The physical science teachers are busy packing up our office. Over the summer, the ductwork in the ceiling will be replaced, the carpet may be replaced, and there may even be new furniture (we kind of have that 1980s flea market vibe). Kind of a pain to deal with at the end of the school year with everything else that needs to be done, but it is a good opportunity for everyone to clean up, recycle, and trash a bunch of stuff. I’ve been taking a bag of books home every day for over a week. I’m starting to bring a bag and a box home now since there’s less than a week of school left!
This isn’t from today, but following up on the CMS Masterclass which was featured in a few daily posts. After completing the activity, we had a question about our mass plot based on about 1300 events.
We discussed the J/psi at 3 GeV, the upsilon at 9 GeV, the Z at 91 GeV, and the Higgs at 125 GeV. There was a peak at 71 GeV which I couldn’t explain. After checking with a couple of physicists at Fermilab, it appears that the 71 GeV bump is a statistical fluctuation.
Fantastic activity for students. Find and attend a Particle Physics Masterclass next year if you can!
I love graduation and seeing so many students I know celebrate their time in high school and prepare to start that next chapter in their lives. This year we started graduation twice. At least tonight, the weather cooperated and we held the complete ceremony outside in the stadium. It was wonderful!
Today we celebrated many of the talents and accomplishments of the senior class before their graduation at the Senior Awards Assembly. During the assembly, we premiered Naperville North’s Happy video as inspired by Pharrell Williams. this year’s FIRST Robotics robot, Annie, and I had a brief appearance.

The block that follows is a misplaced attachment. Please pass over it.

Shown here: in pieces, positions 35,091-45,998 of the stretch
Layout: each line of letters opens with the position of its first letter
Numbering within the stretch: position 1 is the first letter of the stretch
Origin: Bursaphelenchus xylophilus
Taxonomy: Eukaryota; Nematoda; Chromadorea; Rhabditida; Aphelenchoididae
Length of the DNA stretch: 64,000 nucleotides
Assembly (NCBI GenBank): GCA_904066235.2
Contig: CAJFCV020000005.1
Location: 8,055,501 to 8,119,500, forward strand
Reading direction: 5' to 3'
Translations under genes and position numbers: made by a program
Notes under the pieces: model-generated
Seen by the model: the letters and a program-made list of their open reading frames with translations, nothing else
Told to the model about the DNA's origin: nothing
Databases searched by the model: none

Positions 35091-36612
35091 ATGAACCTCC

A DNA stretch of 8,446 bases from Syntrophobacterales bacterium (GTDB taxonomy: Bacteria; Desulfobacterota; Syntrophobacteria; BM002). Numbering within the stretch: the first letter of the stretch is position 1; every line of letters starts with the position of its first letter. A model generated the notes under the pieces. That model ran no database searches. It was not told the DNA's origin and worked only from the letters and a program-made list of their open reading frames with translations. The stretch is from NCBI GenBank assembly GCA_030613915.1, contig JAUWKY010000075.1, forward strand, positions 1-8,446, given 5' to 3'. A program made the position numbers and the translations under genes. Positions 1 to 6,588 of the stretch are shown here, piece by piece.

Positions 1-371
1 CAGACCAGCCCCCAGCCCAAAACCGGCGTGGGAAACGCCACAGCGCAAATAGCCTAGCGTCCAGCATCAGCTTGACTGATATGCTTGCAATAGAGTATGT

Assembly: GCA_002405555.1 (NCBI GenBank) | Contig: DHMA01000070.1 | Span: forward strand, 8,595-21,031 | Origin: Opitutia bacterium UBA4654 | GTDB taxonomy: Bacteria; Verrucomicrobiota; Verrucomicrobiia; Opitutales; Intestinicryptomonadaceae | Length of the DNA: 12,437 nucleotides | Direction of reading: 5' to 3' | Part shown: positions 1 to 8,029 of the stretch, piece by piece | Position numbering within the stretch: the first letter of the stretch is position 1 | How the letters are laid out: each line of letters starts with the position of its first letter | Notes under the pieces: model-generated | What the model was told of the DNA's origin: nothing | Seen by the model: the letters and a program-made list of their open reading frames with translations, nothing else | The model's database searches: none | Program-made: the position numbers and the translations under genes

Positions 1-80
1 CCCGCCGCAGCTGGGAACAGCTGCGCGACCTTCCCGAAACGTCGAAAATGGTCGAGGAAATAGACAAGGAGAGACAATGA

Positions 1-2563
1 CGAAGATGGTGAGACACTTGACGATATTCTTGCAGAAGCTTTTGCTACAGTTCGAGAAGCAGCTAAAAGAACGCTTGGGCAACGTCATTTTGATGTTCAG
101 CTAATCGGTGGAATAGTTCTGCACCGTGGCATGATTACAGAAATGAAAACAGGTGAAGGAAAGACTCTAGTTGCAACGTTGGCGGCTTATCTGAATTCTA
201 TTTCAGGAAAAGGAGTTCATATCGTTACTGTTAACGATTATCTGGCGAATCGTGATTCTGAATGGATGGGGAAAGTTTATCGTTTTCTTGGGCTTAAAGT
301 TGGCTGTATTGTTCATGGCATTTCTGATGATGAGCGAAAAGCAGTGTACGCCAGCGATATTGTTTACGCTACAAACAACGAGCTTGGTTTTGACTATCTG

As it turned out, graduation was canceled after we all got soaked in the stadium. So, I’ll write about graduation tomorrow.
Today was the seniors’ last day in AP Physics B, and we spent the day completing the end-of-year survey, playing with some of their favorite pieces of lab equipment (van der Graaf generator, Windhurst machine, kinetic spheres, etc.), and finishing our particle physics unit by observing the tracks of muons generated from upper-atmosphere cosmic ray collisions in my cloud chamber. I made the cloud chamber as part of a QuarkNet workshop. The cloud chamber was working beautifully and several students appeared entranced by the tracks.
Today was seniors’ last day in AP Computer Science. Each group (including underclassmen), attempted to complete this year’s LEGO MINDSTORMS challenge which was to push all six jars out of the circle as quickly as possible without leaving the circle. Kim and Nova had the most successful robot, completing the task in 22 seconds. I wish I had a video of their 22-second performance, but I did capture their encore run.
My AP Physics B class continues to review events from CMS in hopes of determining the mass of the Z and Higgs bosons. This is a great exercise for students to experience uncertainty. One students asked today if particle physicists have more sophisticated tools to make them more confident in their characterization of events. While they do, the question created the opportunity to discuss how through many, many events that comprise the mass plot, we can build our confidence in our conclusions despite our uncertainty about any particular event.
For these two students, one or even two laptops were insufficient for their event analysis. They used two school laptops and their personal laptops!
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